IPv4 address exchange

Benson Schliesser bensons at queuefull.net
Tue Apr 19 17:13:16 CDT 2011


On Apr 19, 2011, at 4:26 PM, Jeff Wheeler wrote:

> I don't think the cost of IPv4 addresses has anywhere to go but up.
> This mysterious Nortel/Microsoft transaction would seem to give
> credibility to an assumption of increasing cost.

I think we can agree on this.  It is the natural result of exhaustion - scarce supply, ongoing demand.

It is important to note, however, that this is orthogonal to the registry management structure; we could have increased IPv4 acquisition costs with ARIN, or increased IPv4 acquisition costs with somebody else.

>  Therefore, it stands
> to reason that the cost of "database services" associated with being a
> holder of IP addresses will be inconsequential.
...
> If anyone thinks that won't be true for IP addresses, by all means,
> let that person propose to overhaul the IN-ADDR system and possibly
> the WHOIS database.  I do not think stakeholders will agree with their
> views.  IP addresses are finite, and the cost of acquiring them will,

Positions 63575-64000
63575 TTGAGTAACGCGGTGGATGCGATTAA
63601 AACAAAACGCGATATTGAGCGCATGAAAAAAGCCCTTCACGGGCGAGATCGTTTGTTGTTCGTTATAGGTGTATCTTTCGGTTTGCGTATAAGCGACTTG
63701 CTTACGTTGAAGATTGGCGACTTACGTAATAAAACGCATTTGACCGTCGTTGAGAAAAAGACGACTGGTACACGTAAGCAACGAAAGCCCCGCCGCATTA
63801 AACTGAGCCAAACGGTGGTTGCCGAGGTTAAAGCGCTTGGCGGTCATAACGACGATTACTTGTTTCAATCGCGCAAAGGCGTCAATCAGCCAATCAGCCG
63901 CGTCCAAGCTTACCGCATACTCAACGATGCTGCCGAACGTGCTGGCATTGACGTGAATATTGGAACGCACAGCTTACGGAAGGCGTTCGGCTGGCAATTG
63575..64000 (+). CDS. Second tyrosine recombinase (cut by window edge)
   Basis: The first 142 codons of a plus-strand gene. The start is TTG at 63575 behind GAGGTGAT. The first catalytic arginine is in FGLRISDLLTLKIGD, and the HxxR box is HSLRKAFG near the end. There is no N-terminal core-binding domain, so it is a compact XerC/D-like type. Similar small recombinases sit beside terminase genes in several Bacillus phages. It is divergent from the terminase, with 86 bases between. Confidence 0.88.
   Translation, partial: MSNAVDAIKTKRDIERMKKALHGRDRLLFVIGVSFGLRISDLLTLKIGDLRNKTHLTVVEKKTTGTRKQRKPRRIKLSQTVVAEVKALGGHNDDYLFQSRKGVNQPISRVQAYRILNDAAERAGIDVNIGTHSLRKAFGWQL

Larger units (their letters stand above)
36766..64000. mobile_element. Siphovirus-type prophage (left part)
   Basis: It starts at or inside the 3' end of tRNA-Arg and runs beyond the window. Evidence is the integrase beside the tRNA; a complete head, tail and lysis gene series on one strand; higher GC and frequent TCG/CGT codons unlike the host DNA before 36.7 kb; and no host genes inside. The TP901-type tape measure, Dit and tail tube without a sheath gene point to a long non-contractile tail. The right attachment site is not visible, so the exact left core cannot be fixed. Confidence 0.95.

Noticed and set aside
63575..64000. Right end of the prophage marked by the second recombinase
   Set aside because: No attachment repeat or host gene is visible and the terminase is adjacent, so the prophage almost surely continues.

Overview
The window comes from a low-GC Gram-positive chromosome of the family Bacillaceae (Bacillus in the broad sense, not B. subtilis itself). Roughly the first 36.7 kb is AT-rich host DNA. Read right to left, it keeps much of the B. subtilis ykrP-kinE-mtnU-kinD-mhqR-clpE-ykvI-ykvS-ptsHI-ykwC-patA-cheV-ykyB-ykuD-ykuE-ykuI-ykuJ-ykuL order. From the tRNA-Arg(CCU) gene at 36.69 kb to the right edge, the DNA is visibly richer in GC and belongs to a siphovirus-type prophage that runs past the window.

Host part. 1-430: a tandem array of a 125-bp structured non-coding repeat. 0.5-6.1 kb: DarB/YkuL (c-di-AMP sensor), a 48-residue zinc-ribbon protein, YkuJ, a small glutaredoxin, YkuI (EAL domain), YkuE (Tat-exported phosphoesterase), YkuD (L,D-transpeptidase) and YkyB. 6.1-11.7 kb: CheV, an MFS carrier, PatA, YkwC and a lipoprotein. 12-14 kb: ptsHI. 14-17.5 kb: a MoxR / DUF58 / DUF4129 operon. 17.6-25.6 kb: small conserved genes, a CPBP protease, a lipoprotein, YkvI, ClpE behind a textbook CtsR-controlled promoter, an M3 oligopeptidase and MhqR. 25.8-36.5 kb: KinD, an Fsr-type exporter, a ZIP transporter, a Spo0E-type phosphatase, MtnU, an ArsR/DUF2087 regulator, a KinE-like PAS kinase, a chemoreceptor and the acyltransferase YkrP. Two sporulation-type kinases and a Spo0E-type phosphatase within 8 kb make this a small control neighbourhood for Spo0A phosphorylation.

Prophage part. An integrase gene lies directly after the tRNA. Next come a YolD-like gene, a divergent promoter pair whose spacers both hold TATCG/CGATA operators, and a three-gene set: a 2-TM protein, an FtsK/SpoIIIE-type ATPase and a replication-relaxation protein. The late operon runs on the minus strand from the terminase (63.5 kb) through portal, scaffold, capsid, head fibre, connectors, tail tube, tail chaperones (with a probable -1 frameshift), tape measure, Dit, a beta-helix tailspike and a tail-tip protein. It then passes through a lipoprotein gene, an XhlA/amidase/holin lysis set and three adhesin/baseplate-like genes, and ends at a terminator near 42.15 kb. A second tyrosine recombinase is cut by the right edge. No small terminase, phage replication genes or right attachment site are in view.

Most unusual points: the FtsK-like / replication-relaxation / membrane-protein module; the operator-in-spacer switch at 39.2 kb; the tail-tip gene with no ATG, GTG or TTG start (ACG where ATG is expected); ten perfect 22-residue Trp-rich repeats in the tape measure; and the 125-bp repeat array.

> in all likelihood, dwarf the cost of publishing ownership/custodial
> information or operational DNS records.


As I agreed above, acquisition costs will go up regardless.  The real question is total cost, which is (basically) the acquisition price plus the ongoing registry maintenance costs.

As one possibility, an overhaul might result in less expensive (or even "free") registry services being provided by brokers.  Assuming market prices aren't affected by the overhaul, the total cost might thus be lower with a broker versus ARIN.  Perhaps this is a small impact, but it's real.

More importantly, an overhaul to the registry system that facilitates liquidity in the market may introduce additional benefits.  (e.g. more predictable and/or lower acquisition costs)  I'm not an economist and I'm open to contrary arguments, but I see potential upsides to an overhaul that don't exist with the status quo.

Cheers,
-Benson





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